Peter Harrington has issued a new catalogue of 300 Children's Books. While Harrington usually focuses on more serious material, this selection is nothing but fun. It is filled with books from the names we all know – Seuss, Disney, Baum, Sendak, Milne and more, as well as names not as familiar, though their titles may still be. And with that, knowing that kids can't sit still for long, we will get right to a few of the books being offered.
We start with the story of a bull who will never qualify to be one of the brave bulls. Ferdinand was a lover, not a fighter. He had no desire to gore or be gored. Munro Leaf's classic is a wonderful children's tale, but with a message equally powerful for adults. I take that back – more important for adults. It was published during the build up to the Spanish Civil War, and many saw it as a pacifist morality play. Hitler ordered the book burned, but Gandhi described it as his favorite. All poor Ferdinand wanted to do was smell the flowers. Item 167 is a 1936 first edition of The Story of Ferdinand. Priced at $11,500.
Next we turn to a lovely young lady who never worried too much about weighty issues like war and peace, but she became the model for several generations of girls. Born in 1959, though she was already a teenager when she was born, Barbie came at the dawn of an era when one might think she would quickly become irrelevant. The world was about to turn upside down, a new generation deeply into civil rights, alternative lifestyles, explosive changes in music and culture, and against war. The 50's-era Barbie would seem so out of place, and yet she thrived in this alien environment, and for decades later. She stayed pure and wholesome no matter what happened in the world around her. Barbie was introduced to us as something more than just a doll through three books, released simultaneously in 1962. Item 13 is one of them: Here's Barbie, by Cynthia Lawrence and Betty Lou Maybee. It is subheaded Stories about the fabulous Barbie and her boyfriend Ken. Forty-something years later, Barbie and Ken split up, but they may be back together again – I've lost track. Harrington describes this as a “stunning copy,” signed by co-author Maybee. $735.
H. A. and Margaret Rey are remembered almost entirely for the monkey they created – Curious George. H. A. did the illustrations while his wife Margaret supplied much of the text. However, the Reys wrote several stories outside of the Curious George series. Item 229 is one of them: Pretzel and the Puppies, published in 1946. Pretzel is a dachshund, but not any dachshund. Pretzel is the longest of his already long species in the world. His extraordinary length turns off his love interest for awhile, but when he uses it to save her from a well, she comes around to seeing things his way. This copy is inscribed by the authors, who have added an original drawing of Pretzel to the front pastedown. The image you see on the cover of this catalogue is of Pretzel, though the signs have been adjusted to show the catalogue's title and bookseller's name. $2,550.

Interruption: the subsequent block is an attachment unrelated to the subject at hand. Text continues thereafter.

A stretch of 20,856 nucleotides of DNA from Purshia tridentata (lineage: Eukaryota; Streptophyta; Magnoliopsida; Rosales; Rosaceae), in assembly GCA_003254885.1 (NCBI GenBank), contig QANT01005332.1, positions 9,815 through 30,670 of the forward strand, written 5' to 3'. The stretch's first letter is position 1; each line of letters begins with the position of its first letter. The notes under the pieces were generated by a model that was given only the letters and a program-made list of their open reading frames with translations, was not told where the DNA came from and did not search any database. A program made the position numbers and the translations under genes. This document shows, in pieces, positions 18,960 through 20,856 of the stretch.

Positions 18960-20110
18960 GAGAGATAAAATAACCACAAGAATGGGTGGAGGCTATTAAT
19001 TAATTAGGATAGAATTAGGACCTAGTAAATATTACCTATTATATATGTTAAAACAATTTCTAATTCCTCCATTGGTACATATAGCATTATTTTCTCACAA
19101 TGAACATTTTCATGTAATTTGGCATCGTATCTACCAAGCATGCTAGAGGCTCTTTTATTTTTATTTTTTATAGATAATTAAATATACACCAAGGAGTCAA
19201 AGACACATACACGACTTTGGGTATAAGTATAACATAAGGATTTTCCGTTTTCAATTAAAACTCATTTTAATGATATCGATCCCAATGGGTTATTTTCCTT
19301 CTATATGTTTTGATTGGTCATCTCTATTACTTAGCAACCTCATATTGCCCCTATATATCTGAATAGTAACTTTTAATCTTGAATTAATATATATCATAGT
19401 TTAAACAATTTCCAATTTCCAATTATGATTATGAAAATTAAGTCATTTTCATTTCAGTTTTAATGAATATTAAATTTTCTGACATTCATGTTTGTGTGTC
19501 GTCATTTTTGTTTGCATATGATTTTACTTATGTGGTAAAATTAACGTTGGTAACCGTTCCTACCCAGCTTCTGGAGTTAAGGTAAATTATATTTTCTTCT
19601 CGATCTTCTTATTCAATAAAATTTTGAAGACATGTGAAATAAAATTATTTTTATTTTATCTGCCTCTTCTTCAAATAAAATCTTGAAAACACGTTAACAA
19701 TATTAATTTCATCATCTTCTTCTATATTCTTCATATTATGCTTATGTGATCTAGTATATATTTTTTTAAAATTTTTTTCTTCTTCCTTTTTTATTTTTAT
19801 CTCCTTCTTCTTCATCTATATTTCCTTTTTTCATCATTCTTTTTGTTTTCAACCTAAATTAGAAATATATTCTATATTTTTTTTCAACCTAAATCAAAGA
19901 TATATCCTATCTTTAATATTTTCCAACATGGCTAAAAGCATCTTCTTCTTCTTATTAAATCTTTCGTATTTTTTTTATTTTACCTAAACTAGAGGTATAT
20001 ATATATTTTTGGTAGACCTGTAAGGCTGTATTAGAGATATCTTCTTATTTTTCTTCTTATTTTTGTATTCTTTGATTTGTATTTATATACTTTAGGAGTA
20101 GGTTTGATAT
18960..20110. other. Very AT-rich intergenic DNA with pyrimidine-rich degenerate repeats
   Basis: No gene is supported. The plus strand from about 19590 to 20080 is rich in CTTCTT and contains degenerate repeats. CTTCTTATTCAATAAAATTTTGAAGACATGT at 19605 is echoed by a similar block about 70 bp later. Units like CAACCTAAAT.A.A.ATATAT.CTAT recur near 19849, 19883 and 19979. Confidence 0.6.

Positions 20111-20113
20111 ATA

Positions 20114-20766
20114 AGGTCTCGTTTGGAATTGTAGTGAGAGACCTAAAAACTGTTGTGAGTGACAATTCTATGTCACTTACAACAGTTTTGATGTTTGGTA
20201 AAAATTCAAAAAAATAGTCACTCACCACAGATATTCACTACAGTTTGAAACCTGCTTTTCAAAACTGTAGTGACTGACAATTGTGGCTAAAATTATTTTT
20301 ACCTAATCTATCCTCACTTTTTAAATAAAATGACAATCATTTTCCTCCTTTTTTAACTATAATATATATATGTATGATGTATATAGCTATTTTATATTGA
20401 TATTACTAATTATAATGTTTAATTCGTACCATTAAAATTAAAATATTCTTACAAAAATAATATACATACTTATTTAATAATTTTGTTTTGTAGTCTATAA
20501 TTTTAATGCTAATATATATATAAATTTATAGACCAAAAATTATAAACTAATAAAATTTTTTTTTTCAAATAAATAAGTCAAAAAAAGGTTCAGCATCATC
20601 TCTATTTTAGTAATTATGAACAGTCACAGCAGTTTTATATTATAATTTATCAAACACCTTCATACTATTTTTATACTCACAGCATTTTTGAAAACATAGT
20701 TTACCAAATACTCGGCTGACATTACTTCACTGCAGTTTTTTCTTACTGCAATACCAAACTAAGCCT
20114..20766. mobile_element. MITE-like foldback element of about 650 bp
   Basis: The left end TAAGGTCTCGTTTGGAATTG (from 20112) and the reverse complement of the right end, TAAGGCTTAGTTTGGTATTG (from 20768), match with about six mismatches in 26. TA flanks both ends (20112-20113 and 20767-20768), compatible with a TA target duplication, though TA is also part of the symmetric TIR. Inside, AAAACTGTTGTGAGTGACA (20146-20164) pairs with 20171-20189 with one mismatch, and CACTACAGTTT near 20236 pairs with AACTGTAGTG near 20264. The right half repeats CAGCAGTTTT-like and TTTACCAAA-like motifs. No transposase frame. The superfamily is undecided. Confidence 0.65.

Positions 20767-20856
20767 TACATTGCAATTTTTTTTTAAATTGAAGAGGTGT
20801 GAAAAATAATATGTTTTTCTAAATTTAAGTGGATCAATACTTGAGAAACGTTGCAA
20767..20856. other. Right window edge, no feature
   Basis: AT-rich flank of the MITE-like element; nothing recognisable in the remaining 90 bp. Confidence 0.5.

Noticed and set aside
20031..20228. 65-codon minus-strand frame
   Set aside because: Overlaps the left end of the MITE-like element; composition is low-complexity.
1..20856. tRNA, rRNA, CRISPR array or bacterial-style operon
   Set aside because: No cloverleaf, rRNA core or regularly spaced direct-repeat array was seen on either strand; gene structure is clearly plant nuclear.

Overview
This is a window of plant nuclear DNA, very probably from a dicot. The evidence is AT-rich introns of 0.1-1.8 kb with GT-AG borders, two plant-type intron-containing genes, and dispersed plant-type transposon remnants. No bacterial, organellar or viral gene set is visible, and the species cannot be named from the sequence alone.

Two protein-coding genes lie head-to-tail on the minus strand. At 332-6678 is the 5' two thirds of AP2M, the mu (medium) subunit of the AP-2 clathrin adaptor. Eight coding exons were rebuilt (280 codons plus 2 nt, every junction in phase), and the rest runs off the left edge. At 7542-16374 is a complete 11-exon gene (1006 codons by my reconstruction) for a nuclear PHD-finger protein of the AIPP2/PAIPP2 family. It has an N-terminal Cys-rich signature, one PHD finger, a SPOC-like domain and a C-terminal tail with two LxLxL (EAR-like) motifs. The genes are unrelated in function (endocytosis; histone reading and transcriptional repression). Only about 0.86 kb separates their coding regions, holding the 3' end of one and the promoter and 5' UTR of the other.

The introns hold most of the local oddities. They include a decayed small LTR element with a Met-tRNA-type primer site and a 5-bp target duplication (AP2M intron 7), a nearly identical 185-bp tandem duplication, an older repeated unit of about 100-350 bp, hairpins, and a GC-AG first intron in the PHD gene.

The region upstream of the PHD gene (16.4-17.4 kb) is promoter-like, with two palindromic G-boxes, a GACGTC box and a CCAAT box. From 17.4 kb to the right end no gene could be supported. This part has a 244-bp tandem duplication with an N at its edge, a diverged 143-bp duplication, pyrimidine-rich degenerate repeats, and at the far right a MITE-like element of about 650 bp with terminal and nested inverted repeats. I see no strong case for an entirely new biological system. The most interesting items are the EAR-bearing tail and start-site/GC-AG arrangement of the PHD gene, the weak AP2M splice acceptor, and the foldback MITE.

Next up is a very rare Wizard of Oz book, The Wizard of Oz Waddle Book. While based on L. Frank Baum's book, the author had little to do with it, both because it is focused on using W. W. Denslow's illustrations, and Baum had been dead for 15 years when it was published in 1934. A waddle book is one that contains cut out figures which, when assembled and placed on a base, waddle down a sloped surface. This one has cut outs for Dorothy, the Wizard, Toto, the Scarecrow, Tin Man, and Lion. The sloped surface depicts the yellow brick road. When the figures are assembled and placed at the top, they waddle down the slope. This is an extremely rare copy in that it has all of the characters still intact within the book. Item 19. $20,000.
Item 96 is a Dutch tale: Hans Brinker; or, The Silver Skates. A Story of Life in Holland. It wasn't really a Dutch story, its author, Mary Elizabeth Mapes Dodge, being an American who had never been to the Netherlands prior to the book's publication. Nonetheless, it gave many young Americans their greatest impressions of Holland. The story is about Hans Brinker, who with his sister, wants to compete in a speed skating competition to win a pair of silver skates. They are too poor to buy them. A series of amazingly lucky breaks through the story converts their miserable luck to good, the sister wins the race, Hans deliberately throws the boys' race so another can win, but the family regains its health and wealth and everyone gets to live happily ever after. In a side story, Dodge tells Americans the tale of the little Dutch boy who places his finger in the dyke and saves the town. This is a first edition, published in 1866. $4,250.